Exploring the world of social media

RESPONSE #3: The International Perspective

Being in my masters program at Georgetown has taught me a lot of things. Most of the lessons I’ve learned have taken place inside the classroom. But there are a few that have been learned through interactions with my classmates outside of regularly scheduled class time.

One of the classmates who has taught me more than he probably realizes is Engin Yelken. Engin and I first met in the fall 2009 semester in our Integrated Marketing Communications class. We never worked in a group together, so most of what I knew of him centered around his Turkish and German background, his love for BMWs (particulary the commercial below), and the fact that most students in the class struggled to pronounce his name correctly. (For some reason, the most popular pronunciation was “engine.”)

This semester, Engin and I have been in the same Social Media class, which has allowed us to interact more and become friends.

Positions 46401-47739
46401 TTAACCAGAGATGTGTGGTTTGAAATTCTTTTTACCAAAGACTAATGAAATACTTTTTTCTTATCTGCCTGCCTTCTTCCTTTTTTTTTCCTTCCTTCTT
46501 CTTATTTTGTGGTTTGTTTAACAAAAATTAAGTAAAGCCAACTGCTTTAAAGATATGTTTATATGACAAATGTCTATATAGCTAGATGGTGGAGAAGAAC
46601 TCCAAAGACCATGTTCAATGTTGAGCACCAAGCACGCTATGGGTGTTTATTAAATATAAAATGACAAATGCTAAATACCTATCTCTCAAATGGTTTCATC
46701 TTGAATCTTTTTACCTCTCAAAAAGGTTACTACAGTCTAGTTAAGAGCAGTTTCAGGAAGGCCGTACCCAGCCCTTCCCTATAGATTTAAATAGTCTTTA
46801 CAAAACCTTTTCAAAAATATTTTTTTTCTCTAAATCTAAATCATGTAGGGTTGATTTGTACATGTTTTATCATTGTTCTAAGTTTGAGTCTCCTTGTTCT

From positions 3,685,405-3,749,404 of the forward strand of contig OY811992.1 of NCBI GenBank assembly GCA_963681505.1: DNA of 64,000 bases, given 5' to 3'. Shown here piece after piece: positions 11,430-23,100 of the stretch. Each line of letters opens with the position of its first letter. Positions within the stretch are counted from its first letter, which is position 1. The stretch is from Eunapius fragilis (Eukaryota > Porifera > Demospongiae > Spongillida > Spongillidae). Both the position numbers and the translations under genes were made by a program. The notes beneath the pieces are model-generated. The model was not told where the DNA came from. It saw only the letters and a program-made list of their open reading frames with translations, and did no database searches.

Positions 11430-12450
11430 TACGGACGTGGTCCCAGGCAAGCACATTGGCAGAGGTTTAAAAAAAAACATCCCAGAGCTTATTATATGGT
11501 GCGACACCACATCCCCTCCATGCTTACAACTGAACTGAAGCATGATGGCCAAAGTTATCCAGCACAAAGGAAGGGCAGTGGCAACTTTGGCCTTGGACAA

So what have I learned from Engin? Well, maybe it’s not so much that he taught me a lesson as it is that he prompted a realization. Interacting with Engin made me realize just how limited my international perspective really is. In a recent blog post, Engin wrote about the international student experience and the cultural differences an international student should learn when coming to study in the U.S. His observations about American culture were pretty humorous — mainly because they were so accurate. His blog and my interactions with him and other international students in the program make me realize how little I know about foreign cultures. (With the exception of Jamaica, which I wrote about a few weeks ago).

It’s so easy to stay within our familiar boxes and circles of friends. But realizing how limited my perspective is, I’m motivated to make a more concerted effort to hang out with, and learn from, international students. Just within our program, I can learn more about Brazil, Germany, Turkey, Costa Rica, Colombia, and Kazakhstan (the real Kazakhstan, not the Borat version).Why wouldn’t I take advantage of that?

I’m excited to see what I’ll learn, and I’m confident that a greater international perspective will make me a greater individual.


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